THE GOSPEL OF LOKI

PrintE-mail Written by Callum Shephard

The Gospel of Loki Review

BOOK REVIEW: THE GOSPEL OF LOKI / AUTHOR: JOANNE M. HARRIS / PUBLISHER: GOLLANCZ / RELEASE DATE: OUT NOW (HARDBACK), JUNE 4TH (PAPERBACK)

Purporting to be a memoir which even the blurb specifies should be taken with a pinch of salt, this book presents the history of Asgard through the eyes of Loki, the trickster god. From his initial meeting with Odin to Ragnarok itself, The Gospel of Loki delves into the “truth” behind Norse mythology.

Much of the fun comes from Loki's irreverent first person perspective. With his side remarks, cocksure attitude and brashness, he's an undeniably entertaining narrator. Even when he is spawning monsters and working to undermine his fellow Asgardians, Harris always finds a way to make the reader root for him.

Running through a vast number of legends, The Gospel of Loki serves up a great number of events for the protagonist to work with. Some directly involve Loki, others do not, but each time there is a unique spin put on the tale. The results are often comical, and while this is not a bad thing in itself, there are moments which would have served the story better had they been played relatively straight-faced. In particular, you feel the lack of a convincing throughline towards Loki’s eventual betrayal of Aesir and Vanir.

Speaking of the Norse gods, don’t expect too much from them. As everything is filtered through Loki’s extremely biased point of view, many characters lack complexity. While there are exceptions such as Odin, the likes of Heimdall, Thor and Baldr are presented as relatively one dimensional brutes/pretty boys. Also, don’t expect to ever get used to Loki using modern language as opposed to pseudo-Shakespearian lingo, especially when he resorts to “chillax”.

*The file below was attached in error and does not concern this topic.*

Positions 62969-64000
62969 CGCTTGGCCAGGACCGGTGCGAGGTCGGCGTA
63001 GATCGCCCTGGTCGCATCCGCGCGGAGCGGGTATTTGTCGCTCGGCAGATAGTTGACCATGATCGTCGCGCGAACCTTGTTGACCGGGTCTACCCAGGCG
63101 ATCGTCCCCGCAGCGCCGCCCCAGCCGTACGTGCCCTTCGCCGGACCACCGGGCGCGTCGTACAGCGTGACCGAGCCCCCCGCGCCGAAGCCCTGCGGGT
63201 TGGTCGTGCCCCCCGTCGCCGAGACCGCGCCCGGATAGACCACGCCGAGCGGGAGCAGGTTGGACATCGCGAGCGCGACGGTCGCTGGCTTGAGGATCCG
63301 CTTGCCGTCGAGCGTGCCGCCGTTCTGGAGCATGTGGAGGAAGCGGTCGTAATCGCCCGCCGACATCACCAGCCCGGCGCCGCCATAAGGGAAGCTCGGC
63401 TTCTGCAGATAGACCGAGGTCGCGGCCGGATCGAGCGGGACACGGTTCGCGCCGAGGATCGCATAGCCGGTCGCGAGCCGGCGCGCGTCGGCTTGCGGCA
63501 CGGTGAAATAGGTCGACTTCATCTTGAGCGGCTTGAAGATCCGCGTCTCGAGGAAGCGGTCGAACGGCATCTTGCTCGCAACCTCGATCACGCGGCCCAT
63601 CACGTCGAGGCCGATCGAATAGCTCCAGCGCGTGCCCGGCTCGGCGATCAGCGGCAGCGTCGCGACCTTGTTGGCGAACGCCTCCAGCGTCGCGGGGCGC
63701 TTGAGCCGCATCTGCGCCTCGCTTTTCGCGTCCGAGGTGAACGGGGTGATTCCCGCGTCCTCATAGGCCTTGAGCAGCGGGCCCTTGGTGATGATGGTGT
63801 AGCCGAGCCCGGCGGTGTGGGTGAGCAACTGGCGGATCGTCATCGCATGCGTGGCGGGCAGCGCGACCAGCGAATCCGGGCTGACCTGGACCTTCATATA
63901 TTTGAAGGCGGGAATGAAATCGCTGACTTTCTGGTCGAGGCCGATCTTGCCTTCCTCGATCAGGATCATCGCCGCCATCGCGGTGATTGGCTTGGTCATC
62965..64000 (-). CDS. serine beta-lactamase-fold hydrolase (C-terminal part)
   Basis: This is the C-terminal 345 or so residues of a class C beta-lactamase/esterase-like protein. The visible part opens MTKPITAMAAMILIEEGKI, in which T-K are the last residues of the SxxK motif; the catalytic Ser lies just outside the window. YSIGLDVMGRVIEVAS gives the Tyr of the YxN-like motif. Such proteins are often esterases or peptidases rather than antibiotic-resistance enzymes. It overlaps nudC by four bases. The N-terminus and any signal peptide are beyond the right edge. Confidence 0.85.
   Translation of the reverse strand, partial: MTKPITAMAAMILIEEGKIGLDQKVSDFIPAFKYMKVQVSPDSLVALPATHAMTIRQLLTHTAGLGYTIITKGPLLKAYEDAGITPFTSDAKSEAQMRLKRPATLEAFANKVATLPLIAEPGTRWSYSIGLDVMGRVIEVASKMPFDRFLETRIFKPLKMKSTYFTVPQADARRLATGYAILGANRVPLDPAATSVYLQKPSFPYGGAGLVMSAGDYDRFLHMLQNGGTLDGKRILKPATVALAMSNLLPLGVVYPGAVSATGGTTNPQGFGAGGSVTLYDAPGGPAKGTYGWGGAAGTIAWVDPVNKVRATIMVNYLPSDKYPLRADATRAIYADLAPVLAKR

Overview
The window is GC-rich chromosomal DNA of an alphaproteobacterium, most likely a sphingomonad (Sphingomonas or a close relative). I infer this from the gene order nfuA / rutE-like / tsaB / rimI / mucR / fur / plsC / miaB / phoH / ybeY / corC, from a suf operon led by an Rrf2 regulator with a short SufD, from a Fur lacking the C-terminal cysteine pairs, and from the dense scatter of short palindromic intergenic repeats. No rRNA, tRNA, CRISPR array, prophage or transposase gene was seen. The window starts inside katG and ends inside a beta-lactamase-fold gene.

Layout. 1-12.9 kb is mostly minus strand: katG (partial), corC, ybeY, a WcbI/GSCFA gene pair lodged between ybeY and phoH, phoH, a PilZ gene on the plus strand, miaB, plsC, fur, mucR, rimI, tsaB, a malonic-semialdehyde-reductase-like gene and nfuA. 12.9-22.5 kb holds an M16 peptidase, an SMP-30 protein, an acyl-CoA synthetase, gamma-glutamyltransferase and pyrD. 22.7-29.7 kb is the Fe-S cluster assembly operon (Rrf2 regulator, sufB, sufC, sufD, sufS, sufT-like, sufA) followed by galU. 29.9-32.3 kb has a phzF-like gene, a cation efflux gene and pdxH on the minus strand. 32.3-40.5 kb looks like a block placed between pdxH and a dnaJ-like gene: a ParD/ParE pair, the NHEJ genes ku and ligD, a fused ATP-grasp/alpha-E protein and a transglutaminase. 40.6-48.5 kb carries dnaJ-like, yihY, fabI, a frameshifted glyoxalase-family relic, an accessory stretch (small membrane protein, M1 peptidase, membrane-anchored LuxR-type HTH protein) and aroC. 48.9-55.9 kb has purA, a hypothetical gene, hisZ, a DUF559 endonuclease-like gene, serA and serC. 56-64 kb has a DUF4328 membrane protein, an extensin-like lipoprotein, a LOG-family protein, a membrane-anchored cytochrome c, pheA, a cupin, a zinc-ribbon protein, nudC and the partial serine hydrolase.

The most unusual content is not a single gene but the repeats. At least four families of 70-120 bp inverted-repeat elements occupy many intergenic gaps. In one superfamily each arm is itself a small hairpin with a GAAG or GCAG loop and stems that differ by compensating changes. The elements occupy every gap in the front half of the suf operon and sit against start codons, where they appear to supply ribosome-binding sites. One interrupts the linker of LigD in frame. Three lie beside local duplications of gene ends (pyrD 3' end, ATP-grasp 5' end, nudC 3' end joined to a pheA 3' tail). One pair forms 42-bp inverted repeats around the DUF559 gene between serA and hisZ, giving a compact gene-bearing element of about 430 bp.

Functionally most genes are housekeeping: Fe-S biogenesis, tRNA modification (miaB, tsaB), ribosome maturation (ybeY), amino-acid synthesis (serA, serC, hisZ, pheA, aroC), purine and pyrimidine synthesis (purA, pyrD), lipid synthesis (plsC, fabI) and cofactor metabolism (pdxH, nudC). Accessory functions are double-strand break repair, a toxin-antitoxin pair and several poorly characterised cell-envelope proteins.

Ultimately, The Gospel of Loki is worth it for a good many laughs and an ingeniously skewed retelling of Norse mythology. It’s fun and you’ll keep going to the end, but you can’t help but feel it could have used a few less winks at the audience.



Suggested Articles:
Claudio Bianchi is a reclusive farmer who lives contentedly with his animals on an Italian hillside.
Meet Matt Hunter, the newest detective in town. He’s an ex-minister, now professor of sociology wr
How can you write a story from a “what if?”. . . Thought X sets out to answer this question in
With the way the Caped Crusader has been serviced of late, a certain element of fandom has returned
scroll back to top

Add comment

Security code
Refresh

Other articles in Book Reviews

IN CALABRIA 03 December 2016

PURGED 03 December 2016

AN A-Z OF CUMBRIA AND THE LAKE DISTRICT ON FILM 29 November 2016

THOUGHT X: FICTIONS AND HYPOTHETICALS 29 November 2016

BATMAN: A CELEBRATION OF THE CLASSIC TV SERIES 25 November 2016

FINK ANGEL: LEGACY 22 November 2016

THE ART OF MOANA 22 November 2016

RUNEMARKS 21 November 2016

CLASS: THE STONE HOUSE 21 November 2016

CLASS: JOYRIDE 16 November 2016

- Entire Category -

Sign up today!
Banner
Banner
Banner
Banner
Banner
Banner
Banner
Banner
Banner
Banner
Banner
Banner

      
      
 
...